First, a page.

Vice. Adm. Stephen “Web” Koehler, director of strategy, plans and policy with the Pentagon Joint Staff, said developments in cyber and space add to the complexity of an already complex landscape.
“These challenges that the U.S. National Defense Strategy highlights are [met] by what we call integrated deterrence,” Koehler said, “or simply working together with partners across all warfighting domains, across all theaters and spectrums of conflict, to deter our adversaries.”
Hokanson said the partnerships are an exchange, where the National Guard and the partner nation work together, learn from each other and strengthen each other.
“By working together, pooling our resources and learning from each other, we enhance readiness and interoperability,” Hokanson said. “We deepen enduring friendships and further understanding, and we invest in our shared future. That’s what makes the State Partnership Program one of the best, most valuable security cooperation programs in the world.”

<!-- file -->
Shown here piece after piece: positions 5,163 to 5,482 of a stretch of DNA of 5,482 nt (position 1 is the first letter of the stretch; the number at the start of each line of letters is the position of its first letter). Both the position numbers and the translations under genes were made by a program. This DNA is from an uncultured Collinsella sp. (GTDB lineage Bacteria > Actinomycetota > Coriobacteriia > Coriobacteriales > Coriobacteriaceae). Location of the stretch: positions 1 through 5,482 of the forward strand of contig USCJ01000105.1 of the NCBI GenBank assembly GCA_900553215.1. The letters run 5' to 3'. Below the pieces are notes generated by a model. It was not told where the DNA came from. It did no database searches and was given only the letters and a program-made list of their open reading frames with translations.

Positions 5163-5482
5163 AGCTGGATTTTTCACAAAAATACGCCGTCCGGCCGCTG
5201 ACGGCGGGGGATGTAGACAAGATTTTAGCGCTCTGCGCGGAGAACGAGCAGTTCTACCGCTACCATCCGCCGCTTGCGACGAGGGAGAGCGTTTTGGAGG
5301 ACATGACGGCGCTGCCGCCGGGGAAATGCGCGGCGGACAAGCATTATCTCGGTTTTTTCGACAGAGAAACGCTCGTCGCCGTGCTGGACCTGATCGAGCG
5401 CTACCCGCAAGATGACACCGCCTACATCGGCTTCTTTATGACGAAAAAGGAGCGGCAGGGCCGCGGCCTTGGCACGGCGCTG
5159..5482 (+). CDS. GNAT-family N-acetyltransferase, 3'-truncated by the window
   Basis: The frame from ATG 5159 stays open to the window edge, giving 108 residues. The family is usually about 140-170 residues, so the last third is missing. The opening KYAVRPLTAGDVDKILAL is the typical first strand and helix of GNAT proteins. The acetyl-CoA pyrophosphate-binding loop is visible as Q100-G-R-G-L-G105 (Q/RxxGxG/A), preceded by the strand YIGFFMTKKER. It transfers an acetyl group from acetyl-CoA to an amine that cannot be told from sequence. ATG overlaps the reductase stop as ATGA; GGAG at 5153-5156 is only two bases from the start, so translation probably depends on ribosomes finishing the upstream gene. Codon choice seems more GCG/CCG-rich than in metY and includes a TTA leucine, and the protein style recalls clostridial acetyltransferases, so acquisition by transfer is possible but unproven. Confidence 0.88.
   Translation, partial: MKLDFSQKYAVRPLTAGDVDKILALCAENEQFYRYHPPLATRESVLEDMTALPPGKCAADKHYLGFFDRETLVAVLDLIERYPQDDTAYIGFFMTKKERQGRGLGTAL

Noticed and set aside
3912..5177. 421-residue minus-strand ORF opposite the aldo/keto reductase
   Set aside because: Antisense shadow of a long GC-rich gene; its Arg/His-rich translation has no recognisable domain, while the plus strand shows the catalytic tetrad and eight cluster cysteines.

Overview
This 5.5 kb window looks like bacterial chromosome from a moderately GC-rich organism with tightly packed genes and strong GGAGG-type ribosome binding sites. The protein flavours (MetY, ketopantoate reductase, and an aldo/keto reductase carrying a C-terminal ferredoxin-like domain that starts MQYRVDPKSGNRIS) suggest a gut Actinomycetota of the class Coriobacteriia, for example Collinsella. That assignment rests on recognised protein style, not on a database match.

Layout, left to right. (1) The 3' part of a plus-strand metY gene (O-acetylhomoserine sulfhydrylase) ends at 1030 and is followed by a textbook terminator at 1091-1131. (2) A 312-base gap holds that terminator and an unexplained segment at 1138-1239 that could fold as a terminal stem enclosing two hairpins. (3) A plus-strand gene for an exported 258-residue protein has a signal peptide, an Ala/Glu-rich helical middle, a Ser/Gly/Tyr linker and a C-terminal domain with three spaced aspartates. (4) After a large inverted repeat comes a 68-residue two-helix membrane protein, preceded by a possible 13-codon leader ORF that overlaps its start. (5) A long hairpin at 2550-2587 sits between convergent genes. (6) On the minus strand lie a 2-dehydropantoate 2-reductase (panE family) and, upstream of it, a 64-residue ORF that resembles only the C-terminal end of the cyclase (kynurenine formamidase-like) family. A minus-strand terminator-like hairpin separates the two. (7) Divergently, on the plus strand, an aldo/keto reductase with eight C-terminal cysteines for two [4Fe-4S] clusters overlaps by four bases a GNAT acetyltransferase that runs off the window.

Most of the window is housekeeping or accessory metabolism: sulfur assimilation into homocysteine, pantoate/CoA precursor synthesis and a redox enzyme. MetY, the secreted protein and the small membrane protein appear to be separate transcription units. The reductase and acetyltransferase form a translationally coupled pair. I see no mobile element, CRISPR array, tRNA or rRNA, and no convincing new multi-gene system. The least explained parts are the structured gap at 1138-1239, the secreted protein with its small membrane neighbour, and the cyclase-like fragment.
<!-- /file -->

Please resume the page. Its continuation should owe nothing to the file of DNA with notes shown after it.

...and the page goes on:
Knapp agreed, saying there are areas where a great program can be made even better.
“Most [adjutants general] would agree that, preferably, the bilateral affairs officer for each country should be resident in that country. I think that’s very important,” Knapp said. “It’s been said a number of times and I know we’re all asking for the same thing, but predictable and stable funding is critical for the SPP and coordinating across different fiscal years.”
For an estimated $42 million annually, the State Partnership Program helps ensure the Defense Department has capable, trusted and interoperable partners at its side supporting approximately 1,000 engagements, exchanges and training exercises worldwide each year. But the continuity of federal military funding has presented challenges for leaders in their ability to proactively plan and execute activities. Also, the U.S. fiscal year may be different than the fiscal year in a partner nation.
“Providing that predictable funding will allow us to have more stable events and engagements,” Knapp continued.
“I would just say in the funding line, you know, you’ve got my support,” Koehler said.
Knapp also called for increased staffing in the National Guard to adequately manage the State Partnership Program.
“The last thing that I think we want to do as an organization for state partnerships is to not adequately staff and fund them,” Knapp said. “We want to keep the quality of engagements high.”
To that end, Knapp urged multilateral engagements in addition to bilateral engagements, and synchronizing engagement opportunities with other training events in geographic combatant commands.